Kanchanaburi Day Trip by VIP Van

฿ 4,500.00

This relaxed town to the west of Bangkok sits in a beautiful setting of forests and picturesque hills. It is best known for its connections with the notorious Thailand-Burma Railway—the Death Railway—built during World War II with forced Allied labor. Kanchanaburi is the site of a bridge over the River Khwae (Kwai)




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Kanchanaburi is the third biggest province in Thailand. The area is mostly mountains and hilly terrains. You can start the trip at early morning so if there is enough time you can also get the train (100 THB per person) from River Kwai Bridge to Sai Yok Noi Waterfall. A long the train route you will see beautiful view.

Kanchanaburi Tour Program (The private program can be adjusted based on customers desired)
07.00 am: Pick up at hotel in Bangkok and travelling to Kanchamaburi by visiting;

Kanchanaburi War Cemetery – This vast graveyard, midway between downtown Kanchanaburi and the famous bridge, is the final resting place for nearly 7,000 Allied P.O.W.s (mainly British and Australian) who died building the railroad. The graves are immaculately maintained by a dedicated team of gardeners under the auspices of the Commonwealth War Graves Commission in London. Simply reading the inscriptions on the tombstones brings a lump to the throat.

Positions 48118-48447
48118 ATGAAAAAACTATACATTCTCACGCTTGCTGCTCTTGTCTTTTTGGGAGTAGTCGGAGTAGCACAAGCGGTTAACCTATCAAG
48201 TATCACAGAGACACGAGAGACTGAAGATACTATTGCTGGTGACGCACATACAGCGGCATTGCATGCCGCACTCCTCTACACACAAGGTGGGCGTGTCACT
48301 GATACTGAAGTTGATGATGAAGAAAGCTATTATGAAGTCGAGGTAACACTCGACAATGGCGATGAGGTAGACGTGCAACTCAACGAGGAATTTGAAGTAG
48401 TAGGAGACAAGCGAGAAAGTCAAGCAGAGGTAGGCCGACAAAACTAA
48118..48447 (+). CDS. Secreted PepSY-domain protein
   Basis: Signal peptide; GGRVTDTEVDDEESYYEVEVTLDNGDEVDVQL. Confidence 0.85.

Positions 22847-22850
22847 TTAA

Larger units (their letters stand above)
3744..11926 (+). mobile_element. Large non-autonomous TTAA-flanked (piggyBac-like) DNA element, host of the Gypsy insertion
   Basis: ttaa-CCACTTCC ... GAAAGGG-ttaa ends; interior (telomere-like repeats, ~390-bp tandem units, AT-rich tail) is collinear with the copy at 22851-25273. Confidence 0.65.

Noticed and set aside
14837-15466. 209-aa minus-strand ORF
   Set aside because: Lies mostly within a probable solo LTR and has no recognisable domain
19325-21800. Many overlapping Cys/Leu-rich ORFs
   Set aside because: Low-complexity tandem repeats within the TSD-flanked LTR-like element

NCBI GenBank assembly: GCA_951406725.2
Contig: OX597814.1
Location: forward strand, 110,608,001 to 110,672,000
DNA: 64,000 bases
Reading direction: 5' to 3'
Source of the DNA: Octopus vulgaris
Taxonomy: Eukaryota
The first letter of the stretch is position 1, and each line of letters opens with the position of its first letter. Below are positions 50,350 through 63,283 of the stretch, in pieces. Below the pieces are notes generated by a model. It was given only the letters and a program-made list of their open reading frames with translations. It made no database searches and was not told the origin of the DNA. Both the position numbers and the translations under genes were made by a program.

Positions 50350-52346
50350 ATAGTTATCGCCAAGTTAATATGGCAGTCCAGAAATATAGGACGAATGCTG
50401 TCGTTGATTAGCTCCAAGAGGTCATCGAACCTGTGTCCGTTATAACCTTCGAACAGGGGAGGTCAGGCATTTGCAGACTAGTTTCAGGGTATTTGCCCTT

Death Railway Museum – The interesting place to start is the Death Railway Museum or Thailand-Burma Railway Centre, near Kanchanaburi War Cemetery, in Kanchanaburi. The Death Railway museum is informative of background knowledge and give an insight depicting history of Thai-Burma Railway beginning from Japanese arrival in Thailand, the design and construction of the Death Railway, the P.O.W.s, etc. This Death Railway museum is privately funded by Rod Beattie who is an expert in the history of the Death Railway. If you are interested in the Death Railway history, this Kanchanaburi sightseeing is highly recommended.   
River Kwai Bridge – The Bridge on the River Kwai, also known as the Death Railway, is the simple girdered bridge at the north end of town. The chief attraction, and one of the most famous World War II memorials in Southeast Asia. You can take time to have lunch at the restaurant or have some refreshment and enjoy the beautiful view of the River Kwai Bridge with the river and mountain screen. Don’t leave without taking some photo and share your one in a life time experience on your social media.